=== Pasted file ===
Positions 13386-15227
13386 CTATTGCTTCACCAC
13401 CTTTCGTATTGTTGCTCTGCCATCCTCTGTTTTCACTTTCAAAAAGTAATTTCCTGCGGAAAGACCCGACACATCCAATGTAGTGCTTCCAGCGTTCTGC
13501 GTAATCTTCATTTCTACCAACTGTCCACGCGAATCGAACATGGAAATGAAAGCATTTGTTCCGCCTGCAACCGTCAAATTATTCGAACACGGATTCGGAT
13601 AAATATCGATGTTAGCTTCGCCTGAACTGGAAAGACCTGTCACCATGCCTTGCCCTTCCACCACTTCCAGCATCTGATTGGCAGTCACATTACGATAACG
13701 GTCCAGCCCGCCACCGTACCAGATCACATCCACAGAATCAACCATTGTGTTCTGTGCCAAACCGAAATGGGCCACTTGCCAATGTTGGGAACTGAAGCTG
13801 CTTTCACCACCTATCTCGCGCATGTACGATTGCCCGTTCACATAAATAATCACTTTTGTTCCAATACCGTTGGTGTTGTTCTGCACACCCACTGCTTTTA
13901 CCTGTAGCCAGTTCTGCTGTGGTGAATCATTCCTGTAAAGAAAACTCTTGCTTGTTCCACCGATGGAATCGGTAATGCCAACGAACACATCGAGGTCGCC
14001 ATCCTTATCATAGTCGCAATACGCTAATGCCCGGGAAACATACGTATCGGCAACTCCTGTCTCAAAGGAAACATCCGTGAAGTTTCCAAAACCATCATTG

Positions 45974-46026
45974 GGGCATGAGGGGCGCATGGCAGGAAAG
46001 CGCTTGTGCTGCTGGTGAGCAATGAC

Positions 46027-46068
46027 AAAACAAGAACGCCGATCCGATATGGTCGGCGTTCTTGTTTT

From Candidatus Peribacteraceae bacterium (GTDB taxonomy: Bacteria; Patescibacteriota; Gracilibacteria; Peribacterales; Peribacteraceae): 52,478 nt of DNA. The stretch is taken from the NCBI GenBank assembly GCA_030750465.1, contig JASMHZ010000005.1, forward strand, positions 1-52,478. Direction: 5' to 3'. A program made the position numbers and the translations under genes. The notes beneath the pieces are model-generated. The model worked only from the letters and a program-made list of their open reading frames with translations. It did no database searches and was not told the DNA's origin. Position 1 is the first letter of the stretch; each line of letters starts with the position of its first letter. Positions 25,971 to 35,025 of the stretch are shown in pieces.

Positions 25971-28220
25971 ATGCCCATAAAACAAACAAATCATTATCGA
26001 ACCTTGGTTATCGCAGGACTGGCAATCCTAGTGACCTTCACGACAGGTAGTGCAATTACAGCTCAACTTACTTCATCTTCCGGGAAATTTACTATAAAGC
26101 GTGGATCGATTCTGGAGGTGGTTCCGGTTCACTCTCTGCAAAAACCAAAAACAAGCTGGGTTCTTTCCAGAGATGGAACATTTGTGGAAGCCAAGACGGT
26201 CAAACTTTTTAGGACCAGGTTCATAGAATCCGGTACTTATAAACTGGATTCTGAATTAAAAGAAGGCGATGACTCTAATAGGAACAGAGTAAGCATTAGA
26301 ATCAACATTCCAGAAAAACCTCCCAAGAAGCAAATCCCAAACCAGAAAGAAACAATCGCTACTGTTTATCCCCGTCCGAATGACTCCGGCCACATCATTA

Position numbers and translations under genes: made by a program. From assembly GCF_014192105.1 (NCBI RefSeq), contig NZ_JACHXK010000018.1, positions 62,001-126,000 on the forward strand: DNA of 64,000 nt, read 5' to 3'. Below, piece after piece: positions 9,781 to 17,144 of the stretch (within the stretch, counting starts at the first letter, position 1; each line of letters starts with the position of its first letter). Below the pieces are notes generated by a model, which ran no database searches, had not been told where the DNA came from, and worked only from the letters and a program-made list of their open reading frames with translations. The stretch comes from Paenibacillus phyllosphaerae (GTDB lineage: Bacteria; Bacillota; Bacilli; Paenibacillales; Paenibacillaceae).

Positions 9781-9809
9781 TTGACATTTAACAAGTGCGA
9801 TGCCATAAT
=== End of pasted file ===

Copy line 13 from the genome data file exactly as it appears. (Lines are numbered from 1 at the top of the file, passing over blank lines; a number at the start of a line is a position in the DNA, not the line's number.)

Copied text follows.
Positions 46027-46068